Buddies for Life: UVA Club Links Students with Disabled Adults

Maeve Curtin and Linda Miles are members of Best Buddies, an international nonprofit that creates opportunities for one-to-one friendships for people with intellectual and developmental disabilities. (Photo by Dan Addison, University Communications)
April 11, 2017

Don’t walk behind me; I may not lead. Don’t walk in front of me; I may not follow. Just walk beside me and be my friend.”

 — Albert Camus, author and philosopher

That quote could be the slogan for a vibrant, friendly club at the University of Virginia.

UVA’s chapter of “Best Buddies” helps create meaningful, one-on-one relationships between students and adults who have intellectual and developmental disabilities.

UVA partners with Region Ten to create the pairings. The bonding occurs during the school year at several special events like dances, athletics, cook-outs and plain old chit-chat.

The group’s vice president, third-year student Maeve Curtin, first became enamored with Best Buddies when she was a freshman at George Mason High School in Falls Church.

“My freshman year of high school, I was at a leadership camp weekend,” she said. “I was talking to someone and she was telling me about Best Buddies. Just hearing her talk about it, I thought, ‘There should be something like that at Mason.’”

She helped form the club at her high school and was chapter president her last two years. Curtin was looking forward to staying involved at UVA and was pleased to learn that her incoming class included chapter presidents from other Northern Virginia schools, including Marshall, Oakton and Yorktown high schools.

“We had some really strong leaders coming who were excited about getting involved. UVA always had a chapter, but we basically reinvigorated it,” she said. “Since my first year, we have tripled the membership [to about 120 members]. It’s been really exciting to see it grow.”

Curtin has had the same buddy for the last 2½ years: Linda Miles, who works at UVA’s greenhouses behind Gilmer Hall. “I like my job. I sweep and clean the benches,” she said, talking one afternoon with Curtin at the greenhouses. “I’ve been here for 20 years.”

Miles has a perpetual smile on her face that is infectious. A cancer survivor, she will proudly tell you that she is 63, but feels “like a teenager.”

She and Curtin spend their time eating out, walking, talking and doing Linda’s favorite thing: shopping for jewelry. “She really is all about glitz and glamour – even if we go to Barracks Road for dinner, she will ask if we can go pick out some rings,” Curtin said.

“Sometimes we will just go and hang out on Grounds,” she added. “Over the holidays we just walked around and looked at a lot of the Christmas lights. We went and saw the Rotunda – she loves lights.”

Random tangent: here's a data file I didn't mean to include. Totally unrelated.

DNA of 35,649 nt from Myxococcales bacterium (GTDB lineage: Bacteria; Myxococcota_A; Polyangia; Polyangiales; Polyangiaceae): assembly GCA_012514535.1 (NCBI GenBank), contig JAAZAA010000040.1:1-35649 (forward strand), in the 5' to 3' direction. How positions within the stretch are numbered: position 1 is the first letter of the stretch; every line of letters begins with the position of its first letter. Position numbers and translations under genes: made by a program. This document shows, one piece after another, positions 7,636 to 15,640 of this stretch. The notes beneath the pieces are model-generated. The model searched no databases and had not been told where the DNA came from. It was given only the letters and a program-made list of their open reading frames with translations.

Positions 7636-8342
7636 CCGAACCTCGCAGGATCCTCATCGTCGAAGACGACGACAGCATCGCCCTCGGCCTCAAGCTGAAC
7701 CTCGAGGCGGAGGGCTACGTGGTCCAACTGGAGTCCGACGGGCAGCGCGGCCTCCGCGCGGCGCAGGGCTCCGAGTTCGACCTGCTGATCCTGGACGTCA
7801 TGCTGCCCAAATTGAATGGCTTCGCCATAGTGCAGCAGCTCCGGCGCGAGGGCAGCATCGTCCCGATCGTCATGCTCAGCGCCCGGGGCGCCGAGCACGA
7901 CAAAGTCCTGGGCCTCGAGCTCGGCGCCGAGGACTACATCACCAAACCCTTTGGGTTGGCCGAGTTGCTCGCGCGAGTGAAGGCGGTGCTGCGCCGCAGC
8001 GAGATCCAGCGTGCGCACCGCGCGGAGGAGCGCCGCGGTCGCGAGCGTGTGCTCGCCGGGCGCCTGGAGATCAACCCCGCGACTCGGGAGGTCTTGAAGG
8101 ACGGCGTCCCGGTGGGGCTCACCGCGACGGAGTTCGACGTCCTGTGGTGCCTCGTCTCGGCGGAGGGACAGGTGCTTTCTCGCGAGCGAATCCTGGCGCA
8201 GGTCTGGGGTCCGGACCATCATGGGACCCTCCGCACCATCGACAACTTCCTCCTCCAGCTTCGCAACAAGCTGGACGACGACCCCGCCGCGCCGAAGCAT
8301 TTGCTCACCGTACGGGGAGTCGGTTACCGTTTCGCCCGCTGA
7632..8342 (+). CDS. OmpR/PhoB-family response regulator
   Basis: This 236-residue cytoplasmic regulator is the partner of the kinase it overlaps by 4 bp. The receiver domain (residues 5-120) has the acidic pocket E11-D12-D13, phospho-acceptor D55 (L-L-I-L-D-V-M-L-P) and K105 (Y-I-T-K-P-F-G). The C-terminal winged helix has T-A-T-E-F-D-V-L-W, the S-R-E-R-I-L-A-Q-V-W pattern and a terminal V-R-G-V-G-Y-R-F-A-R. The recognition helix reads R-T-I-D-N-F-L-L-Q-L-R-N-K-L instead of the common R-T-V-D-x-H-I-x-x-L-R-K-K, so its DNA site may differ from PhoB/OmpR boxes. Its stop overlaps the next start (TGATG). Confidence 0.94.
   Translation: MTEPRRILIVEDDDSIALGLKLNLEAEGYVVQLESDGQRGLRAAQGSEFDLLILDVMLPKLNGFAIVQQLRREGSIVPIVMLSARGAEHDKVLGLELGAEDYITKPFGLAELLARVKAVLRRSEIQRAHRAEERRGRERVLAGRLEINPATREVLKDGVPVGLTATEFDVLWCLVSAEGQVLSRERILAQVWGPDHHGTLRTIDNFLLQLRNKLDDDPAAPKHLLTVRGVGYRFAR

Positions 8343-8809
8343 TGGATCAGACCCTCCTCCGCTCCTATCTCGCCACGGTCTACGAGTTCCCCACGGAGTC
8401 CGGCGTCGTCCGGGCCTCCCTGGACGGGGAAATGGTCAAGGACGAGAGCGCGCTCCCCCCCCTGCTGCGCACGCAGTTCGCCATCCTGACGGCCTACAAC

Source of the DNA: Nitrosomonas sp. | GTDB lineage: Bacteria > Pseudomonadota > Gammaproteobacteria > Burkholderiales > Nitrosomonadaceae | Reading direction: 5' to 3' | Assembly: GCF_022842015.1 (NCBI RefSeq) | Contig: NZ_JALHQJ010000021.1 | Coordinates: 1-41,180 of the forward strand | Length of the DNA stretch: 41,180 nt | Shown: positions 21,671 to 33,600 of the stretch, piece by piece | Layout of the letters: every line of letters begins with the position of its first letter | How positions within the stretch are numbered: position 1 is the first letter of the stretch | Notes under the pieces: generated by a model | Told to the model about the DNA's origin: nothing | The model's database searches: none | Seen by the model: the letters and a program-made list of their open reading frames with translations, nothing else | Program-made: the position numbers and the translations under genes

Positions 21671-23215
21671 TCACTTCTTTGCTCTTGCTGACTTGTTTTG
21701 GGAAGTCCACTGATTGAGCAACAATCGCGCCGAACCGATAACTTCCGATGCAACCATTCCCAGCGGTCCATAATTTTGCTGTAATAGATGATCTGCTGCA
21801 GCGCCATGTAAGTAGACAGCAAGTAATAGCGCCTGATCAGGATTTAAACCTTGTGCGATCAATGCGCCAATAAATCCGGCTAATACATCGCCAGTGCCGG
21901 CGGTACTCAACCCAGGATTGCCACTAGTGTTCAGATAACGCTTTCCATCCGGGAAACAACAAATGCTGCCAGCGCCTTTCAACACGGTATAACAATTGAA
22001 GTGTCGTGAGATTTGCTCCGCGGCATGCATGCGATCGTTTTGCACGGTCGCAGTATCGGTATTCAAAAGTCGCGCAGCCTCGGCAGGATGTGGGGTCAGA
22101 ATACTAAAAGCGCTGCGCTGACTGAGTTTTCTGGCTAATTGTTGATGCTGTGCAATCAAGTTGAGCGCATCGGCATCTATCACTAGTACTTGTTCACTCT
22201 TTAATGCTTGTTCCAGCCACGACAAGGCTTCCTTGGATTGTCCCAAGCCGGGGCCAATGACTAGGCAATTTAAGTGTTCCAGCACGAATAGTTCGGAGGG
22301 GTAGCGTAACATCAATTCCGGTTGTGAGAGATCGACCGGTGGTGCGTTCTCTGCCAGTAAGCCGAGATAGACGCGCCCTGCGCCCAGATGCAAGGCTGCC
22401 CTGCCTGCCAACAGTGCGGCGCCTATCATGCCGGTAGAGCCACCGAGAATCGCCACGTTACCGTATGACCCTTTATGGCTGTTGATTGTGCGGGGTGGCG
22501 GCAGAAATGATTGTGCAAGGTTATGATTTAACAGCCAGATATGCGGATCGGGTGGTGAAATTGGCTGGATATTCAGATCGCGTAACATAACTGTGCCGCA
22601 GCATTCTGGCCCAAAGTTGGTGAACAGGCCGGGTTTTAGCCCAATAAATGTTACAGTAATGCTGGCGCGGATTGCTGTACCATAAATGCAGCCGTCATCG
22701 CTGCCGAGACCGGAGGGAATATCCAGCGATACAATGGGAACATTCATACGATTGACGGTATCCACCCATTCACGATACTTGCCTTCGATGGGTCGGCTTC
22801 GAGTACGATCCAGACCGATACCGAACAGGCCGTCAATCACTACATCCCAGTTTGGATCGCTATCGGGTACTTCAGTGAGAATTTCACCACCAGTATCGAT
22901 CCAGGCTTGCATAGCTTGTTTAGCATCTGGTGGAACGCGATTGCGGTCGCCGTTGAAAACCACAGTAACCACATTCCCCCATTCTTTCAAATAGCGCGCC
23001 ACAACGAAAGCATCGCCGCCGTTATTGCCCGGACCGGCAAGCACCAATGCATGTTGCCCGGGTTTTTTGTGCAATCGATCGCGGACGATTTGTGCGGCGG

That was a special night for Curtin. “I really did love hanging out with Linda right before finals,” she said. “We went and ate cookies on the Corner. Insomnia Cookies was having a fundraiser for Best Buddies, so it ended up working out really well.”

Curtin, who is both a Jefferson Scholar and an Echols Scholar, said these outings are things she would do with any friend. For Miles, the Best Buddies Valentine’s Day dance in Ern Commons was amazing. She, Curtin and about 80 others danced, sang and cut loose.

Miles was dressed to the nines and clad in jewelry from her vast collection. “I enjoyed myself when I went to the party,” she said. “We danced, didn’t we Maeve?”

Curtin: “We danced so much.”

Miles: “When we got up, everybody else got up.”

Curtin: “Yes, we were the life of the party.”

Miles said she learned her dance moves from “Soul Train,” a popular music and dance television program that saw its heyday in the 1970s. She is already planning her moves for next year’s dance.

“I want us to form a ‘Soul Train’ line and then everybody dance,” she said. “That would be nice. And we can get dressed up.”

Curtin said her experience with Best Buddies is hard to describe. “There’s something that is a little bit hard to fully articulate. It’s just this joy and happiness and enthusiasm, and everyone is just very excited to be together,” she said. “I think in many ways, a lot of the pretense and some of the walls that may be put up in other organizations really come down and it becomes a very relaxed environment where everyone can be themselves and enjoy hanging out.

“I love being part of that,” she said. “It just warms my heart.”

Miles said she loves the program, too, and has a deep fondness for Curtin. “She’s a good person,” she said. “I love to be with her and enjoy my best buddy. And when she’s not [around], I miss her.”

Media Contact

Jane Kelly

University News Associate Office of University Communications